Mr Grant replied, enclosing a copy of the will which Iris had signed on 6 April 1935 and the only one known, but conceded that: 'It seems probable that a new will was made after the execution of the will enclosed'.[13]  No later will was ever found. On 25 September Mr Grant noted: 'Mrs Mitcalfe produced a letter dated Aug 1938 from the S.S. Johan van Oldenbarnevelt referring to Iris's appointment in a codicil, of Mrs Mitcalfe and her mother as Literary Executors -- no letter or writing (from Iris) was ultimately received as yet'.[14]  Although Iris's letter to Gwen, Gwen's letter to the solicitor, or the codicil referred to are not extant, Mr Grant's note confirms that Gwen did receive, and the solicitor did sight, correspondence from Iris en route to England regarding the codicil.        

On 1 December 1939 Mr Wilkinson received a letter from the Department of Internal Affairs passing on information from the High Commissioner's Office in London noting that:           

            Mr W.R. Edge, a solicitor of Auckland, who has been visiting England, claims to be the Executor. It is gathered that there is a will in New Zealand and Mr Edge has sent for it. Certain personal effects of your late daughter have, in the meantime, been taken charge of by the High Commissioner.[15] 

A further letter from Internal Affairs followed. It contained a general description of Iris's effects and noted: 'The greater part of the effects consists of manuscripts and personal letters. Nothing has been destroyed. The cases containing the effects have been consigned to Mr W.R. Edge, who is the executor'.[16]  The described 'effects' made no mention of the script of the stageplay of Wednesday’s Children that had been such a serious bone of contention between Iris and Carvic -- nor has it yet been found.   

In January Nelly Wilkinson wrote to Edge noting that she had received advice from the High Commissioner regarding the despatch of Iris's effects and asking for authority to take delivery of them should they arrive in Wellington. She wrote: 

I understand that all personal effects are left to her sisters [ . . . ] There is a box of papers at the Mental Hospital, which Dr Buchanan kindly took care of until you returned to New Zealand. They may be of no value. Mr Marris of the Evening Post has kindly offered to go through any unpublished writings and, if of any value, to see them published [ . . . ] The codicil she wrote to me about from Hankow may be amongst her papers.[17]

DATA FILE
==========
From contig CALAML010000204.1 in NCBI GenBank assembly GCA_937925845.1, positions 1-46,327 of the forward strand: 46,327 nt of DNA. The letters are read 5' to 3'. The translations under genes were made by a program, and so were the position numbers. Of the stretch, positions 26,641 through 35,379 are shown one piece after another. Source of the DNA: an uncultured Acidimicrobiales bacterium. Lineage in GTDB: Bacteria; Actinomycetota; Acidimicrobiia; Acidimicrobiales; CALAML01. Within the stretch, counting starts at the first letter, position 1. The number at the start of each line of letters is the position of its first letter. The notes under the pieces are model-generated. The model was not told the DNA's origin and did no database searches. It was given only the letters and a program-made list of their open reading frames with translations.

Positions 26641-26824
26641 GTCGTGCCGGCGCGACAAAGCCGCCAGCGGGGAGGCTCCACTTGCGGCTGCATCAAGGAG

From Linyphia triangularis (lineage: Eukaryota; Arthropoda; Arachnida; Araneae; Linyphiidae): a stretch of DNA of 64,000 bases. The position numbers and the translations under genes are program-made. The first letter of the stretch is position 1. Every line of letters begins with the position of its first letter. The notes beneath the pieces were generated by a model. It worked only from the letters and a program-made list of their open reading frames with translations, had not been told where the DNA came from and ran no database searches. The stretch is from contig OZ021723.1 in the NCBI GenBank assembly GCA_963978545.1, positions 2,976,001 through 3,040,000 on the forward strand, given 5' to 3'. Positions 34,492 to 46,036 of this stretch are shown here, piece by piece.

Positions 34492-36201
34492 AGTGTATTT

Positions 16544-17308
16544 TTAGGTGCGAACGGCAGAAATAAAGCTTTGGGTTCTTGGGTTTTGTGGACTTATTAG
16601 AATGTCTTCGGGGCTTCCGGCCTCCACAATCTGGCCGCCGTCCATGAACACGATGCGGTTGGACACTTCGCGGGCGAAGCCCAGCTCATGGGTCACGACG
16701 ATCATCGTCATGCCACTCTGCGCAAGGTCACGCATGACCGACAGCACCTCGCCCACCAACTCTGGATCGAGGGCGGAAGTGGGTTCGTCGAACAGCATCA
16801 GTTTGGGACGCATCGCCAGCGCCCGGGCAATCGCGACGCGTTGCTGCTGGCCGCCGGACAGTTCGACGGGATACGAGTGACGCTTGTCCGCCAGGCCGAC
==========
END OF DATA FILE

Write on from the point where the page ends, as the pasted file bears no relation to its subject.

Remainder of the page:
Five days later Edge replied, agreeing that: 'Mr Marris would be eminently suitable to go through any mss if he would be kind enough to undertake the task’.  His concluding paragraph says: 

Miss Wilkinson did not inform me that she had varied her will in any respect; she wrote to me from China but did not mention literary executors.  Although it is desirable to ascertain if possible whether there was an effective alteration to the will the matter of separate literary executors does not seem of practical importance if we can enlist the co-operation of Mr Marris.  At the same time I can appreciate that you would like to know whether the appointment of literary executors was ever made.[18] 

In late January Nelly replied that she had received a letter from a Mr Drew, who considered that many of Iris's papers might be of value and suggested they be submitted to Mr [John A.] Lee.[19] Nelly had told Mr Drew of Marris’s kind offer.   

By 21 February the effects had arrived in Wellington and Nelly took delivery of them. In March Edge replied to a letter from Nelly listing the contents of the cases. He appended a list he had received from England of the published material and added:                       

          I have also a record of the following mss: ‘Unicorn Pastures’, ‘Thine Accursed’, ‘The Unbelievers’, ‘The Club’, ‘The Book of Nadath’, ‘Chariot Wheels’ and ‘The Beggar in the Doorway. [ . . . ]  A list dated 19th May 1937 refers to ‘The Book of Nadath’ completed but not yet submitted. I have a pencil note [in his own, not Iris’s hand] against it: ‘For Rosalie and Gloria if not disposed of’.[20]